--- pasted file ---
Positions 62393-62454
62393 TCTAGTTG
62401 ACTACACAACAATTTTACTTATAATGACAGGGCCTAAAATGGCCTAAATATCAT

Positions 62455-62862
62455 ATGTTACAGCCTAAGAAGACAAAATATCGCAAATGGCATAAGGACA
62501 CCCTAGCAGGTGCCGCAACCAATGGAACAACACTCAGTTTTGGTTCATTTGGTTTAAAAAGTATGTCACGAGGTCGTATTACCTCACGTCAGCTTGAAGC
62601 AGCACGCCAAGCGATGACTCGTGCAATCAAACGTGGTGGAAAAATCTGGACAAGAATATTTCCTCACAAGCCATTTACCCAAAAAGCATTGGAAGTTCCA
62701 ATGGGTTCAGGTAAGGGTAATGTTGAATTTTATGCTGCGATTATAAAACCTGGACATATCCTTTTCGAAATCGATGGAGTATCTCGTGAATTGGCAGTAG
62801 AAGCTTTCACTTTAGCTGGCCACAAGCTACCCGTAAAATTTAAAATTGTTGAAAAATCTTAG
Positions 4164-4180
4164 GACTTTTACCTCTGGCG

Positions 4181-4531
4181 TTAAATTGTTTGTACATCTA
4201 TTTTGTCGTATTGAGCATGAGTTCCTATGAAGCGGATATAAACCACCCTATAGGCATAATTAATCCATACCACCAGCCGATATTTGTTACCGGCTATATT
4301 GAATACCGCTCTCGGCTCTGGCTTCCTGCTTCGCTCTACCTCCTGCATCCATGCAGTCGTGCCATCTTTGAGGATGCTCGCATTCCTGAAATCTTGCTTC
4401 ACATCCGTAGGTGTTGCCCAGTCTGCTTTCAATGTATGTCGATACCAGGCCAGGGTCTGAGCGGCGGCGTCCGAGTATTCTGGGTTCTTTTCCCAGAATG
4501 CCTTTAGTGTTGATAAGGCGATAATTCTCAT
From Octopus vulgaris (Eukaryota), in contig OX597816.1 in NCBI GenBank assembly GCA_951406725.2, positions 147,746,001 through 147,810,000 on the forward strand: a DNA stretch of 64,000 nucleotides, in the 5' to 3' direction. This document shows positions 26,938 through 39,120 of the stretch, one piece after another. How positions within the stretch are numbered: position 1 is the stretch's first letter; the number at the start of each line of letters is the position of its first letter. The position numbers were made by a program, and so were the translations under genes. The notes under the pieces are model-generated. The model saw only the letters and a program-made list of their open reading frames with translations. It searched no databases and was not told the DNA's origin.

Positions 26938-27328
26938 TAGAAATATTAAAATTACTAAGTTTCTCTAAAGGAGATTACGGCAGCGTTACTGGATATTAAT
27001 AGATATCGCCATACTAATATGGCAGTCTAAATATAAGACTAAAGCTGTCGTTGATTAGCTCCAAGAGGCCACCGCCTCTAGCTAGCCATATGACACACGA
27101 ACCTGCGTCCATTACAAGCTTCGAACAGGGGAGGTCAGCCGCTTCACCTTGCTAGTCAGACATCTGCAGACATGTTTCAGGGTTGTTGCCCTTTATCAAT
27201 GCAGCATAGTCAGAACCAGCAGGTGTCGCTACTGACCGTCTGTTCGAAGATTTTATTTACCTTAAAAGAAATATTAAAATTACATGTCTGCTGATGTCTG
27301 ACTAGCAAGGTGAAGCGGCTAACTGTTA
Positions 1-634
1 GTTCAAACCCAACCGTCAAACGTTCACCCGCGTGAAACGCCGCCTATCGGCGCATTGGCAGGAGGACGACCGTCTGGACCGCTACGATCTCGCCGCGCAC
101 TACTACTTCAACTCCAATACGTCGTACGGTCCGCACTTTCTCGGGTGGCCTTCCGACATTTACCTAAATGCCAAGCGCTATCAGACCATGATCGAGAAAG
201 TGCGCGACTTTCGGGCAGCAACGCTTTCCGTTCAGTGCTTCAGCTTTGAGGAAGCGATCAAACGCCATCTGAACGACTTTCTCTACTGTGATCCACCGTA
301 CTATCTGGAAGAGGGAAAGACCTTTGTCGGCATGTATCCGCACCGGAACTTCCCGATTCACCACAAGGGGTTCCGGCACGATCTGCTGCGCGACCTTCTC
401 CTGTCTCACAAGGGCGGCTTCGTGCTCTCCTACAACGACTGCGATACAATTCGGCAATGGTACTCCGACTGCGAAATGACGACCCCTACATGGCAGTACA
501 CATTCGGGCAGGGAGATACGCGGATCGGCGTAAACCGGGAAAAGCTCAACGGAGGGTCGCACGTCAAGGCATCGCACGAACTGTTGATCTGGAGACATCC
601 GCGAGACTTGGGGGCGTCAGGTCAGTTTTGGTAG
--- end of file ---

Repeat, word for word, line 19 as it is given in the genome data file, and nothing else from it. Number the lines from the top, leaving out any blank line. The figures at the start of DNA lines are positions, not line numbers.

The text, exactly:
Positions 26938-27328